Changes to Medical Expenses

  • Definition of qualified medical expenses expanded.  The definition of qualified medical expenses, for the purposes of Health Savings Accounts, Archer Medical Savings Accounts and Flexible Spending Accounts, is expanded to include over the counter medications and menstrual care products.
  • Medicare beneficiaries will receive COVID-19 vaccine at no cost, once available.
  • Part D recipients can request 90-day supplies of prescriptions.
  • Telehealth services may be temporarily covered by HSA high deductible health plans before the deductible is met.
  • Rules for providing telehealth services are relaxed during the COVID-19 emergency period.

Unemployment Compensation Benefits Expanded

Below are the key provisions related to unemployment coverage:

  • Pandemic Unemployment Assistance.  Self-employed individuals and others who are typically ineligible for unemployment or have run out of such insurance will be eligible for up to 39 weeks of benefits due to this provision.
  • Federal Government will cover first week of unemployment.  People are usually ineligible to receive unemployment the first week that they are unemployed.  The Federal Government has offered to pay states to provide unemployment compensation immediately, foregoing the one-week waiting period.
  • Regular unemployment compensation is increased by $600 per week.  States have the ability to increase the unemployment benefits they pay by up to $600 per week for up to four months using Federally provided dollars.  This will meaningfully increase the amount of money an individual may receive through unemployment, as the national average weekly benefit is under $400 per week.
  • Unemployment compensation is extended by 13 weeks.

Provisions for Business Owners

Paycheck Protection Program and Forgivable loans

The CARES Act contains several potentially significant benefits for small business owners.  One of the most significant is the Paycheck Protection Program paired with a forgivable loan provision.

  • The Paycheck Protection Program is a loan program that allows lenders to issue Small Business Administration (SBA) 7(a) small business loans up to a maximum of $10 million or 2.5 times the average monthly payroll costs over the previous year to businesses that have fewer than 500 employees.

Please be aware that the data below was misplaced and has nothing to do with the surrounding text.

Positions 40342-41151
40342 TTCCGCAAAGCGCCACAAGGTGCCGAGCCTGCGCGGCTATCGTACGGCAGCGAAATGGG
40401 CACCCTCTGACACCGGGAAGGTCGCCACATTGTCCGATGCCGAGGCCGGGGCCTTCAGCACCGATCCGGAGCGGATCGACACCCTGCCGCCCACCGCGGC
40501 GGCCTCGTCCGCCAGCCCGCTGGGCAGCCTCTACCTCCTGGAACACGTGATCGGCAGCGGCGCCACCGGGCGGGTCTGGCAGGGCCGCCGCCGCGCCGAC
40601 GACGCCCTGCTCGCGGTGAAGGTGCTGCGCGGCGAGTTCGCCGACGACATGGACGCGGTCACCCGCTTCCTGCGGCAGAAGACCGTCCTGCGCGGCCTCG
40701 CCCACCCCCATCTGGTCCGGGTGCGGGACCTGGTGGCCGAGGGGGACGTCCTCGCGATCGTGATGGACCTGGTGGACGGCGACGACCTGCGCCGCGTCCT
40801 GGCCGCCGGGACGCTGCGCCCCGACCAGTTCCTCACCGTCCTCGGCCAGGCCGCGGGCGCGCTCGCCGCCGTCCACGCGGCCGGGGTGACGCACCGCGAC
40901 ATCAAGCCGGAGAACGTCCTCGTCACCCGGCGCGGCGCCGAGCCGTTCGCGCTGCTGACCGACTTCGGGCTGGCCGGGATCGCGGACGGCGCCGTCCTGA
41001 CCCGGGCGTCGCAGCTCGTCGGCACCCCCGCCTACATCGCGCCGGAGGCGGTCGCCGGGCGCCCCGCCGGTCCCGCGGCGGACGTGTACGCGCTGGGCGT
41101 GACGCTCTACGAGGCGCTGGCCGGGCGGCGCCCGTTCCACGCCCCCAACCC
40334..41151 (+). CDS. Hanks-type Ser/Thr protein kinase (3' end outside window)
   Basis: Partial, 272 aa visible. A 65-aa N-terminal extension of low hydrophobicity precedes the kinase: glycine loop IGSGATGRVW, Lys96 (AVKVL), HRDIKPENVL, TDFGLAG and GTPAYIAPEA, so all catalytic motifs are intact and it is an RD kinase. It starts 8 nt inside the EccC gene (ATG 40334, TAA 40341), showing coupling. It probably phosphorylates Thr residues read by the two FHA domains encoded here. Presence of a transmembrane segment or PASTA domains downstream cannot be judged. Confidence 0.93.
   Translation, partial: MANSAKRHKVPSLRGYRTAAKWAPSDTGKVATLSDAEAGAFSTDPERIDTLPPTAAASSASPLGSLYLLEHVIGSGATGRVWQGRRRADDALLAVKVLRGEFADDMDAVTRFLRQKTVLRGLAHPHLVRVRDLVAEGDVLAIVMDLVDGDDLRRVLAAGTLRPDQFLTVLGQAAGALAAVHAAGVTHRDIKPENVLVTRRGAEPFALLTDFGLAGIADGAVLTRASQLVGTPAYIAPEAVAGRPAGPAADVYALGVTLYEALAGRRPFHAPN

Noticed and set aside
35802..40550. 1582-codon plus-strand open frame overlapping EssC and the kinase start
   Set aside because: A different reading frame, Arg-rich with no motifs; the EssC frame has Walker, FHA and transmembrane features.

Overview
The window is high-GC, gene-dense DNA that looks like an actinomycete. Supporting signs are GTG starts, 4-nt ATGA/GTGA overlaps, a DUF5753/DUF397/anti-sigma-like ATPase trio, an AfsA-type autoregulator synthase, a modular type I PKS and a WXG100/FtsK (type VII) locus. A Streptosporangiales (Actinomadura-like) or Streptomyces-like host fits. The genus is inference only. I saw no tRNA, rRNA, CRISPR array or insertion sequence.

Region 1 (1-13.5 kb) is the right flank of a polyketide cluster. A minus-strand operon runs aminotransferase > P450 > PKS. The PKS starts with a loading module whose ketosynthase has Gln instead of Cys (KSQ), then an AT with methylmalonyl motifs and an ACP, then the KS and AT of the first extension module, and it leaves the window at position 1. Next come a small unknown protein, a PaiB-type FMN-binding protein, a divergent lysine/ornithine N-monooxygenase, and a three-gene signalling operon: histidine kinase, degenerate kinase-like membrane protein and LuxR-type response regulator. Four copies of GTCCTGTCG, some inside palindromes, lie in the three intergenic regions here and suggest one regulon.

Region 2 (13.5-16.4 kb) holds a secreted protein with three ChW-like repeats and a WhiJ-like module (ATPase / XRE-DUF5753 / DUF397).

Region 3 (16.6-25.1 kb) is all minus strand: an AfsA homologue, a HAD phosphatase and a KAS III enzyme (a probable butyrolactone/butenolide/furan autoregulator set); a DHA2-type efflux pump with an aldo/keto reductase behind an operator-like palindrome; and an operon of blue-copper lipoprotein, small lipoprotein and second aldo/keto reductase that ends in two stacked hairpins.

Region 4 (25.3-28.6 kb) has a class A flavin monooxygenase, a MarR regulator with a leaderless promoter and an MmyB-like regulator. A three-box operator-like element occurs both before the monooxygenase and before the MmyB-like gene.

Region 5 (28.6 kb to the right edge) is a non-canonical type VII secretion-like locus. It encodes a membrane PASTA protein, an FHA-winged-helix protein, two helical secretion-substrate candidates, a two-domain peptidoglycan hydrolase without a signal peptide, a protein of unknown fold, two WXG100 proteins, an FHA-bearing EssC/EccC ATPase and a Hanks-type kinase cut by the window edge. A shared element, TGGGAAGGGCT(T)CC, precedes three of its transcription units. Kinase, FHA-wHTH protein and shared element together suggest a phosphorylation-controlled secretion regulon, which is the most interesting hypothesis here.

• The definition of business includes:
      • Sole proprietorship
      • Food service business that employs fewer than 500 people per physical location
  • The loan proceeds may be used for
    • Payroll costs (gross wages, bonuses, commissions, employer group benefits and retirement plan contributions and state payroll taxes)
    • Group health insurance premiums or other healthcare costs
    • Rent
    • Mortgage interest, excluding pre-paid amounts
    • Utilities
    • Other business interest incurred prior to February 15, 2020
  • Borrowers are required to make a good-faith certification that the loan is necessary due to the uncertainty of current economic conditions caused by COVID-19.
  • Loan forgiveness
    • The amount of the loan eligible to be forgiven is the amount spent during the first 8 weeks after the loan is made on the following items:
      • Payroll costs, excluding amounts for individuals with compensation greater than $100,000
      • Rent due to a lease in force prior to February 15, 2020
      • Electricity, gas, water, transportation, phone and/or internet access for services which began before February 15, 2020
      • Group health insurance premiums and other healthcare costs
    • The loan amount forgiven is limited to the eligible amount (based on the expenses listed above) times the percentage obtained by dividing:
      • The average number of full-time employees (FTEs) per month employed during the covered period by (borrower's choice):
        • The average number of FTEs per month employed during the period February 15, 2019, through June 30, 2019, or
        • The average FTEs during the period January 1, 2020, through February 29, 2020.
      • If this requirement is not met, the loan forgiveness is reduced on a pro-rata basis.
      • Additional reductions will be incurred if employees with compensation under $100,000 have their compensation cut by more than 25% when compared to the most recent quarter.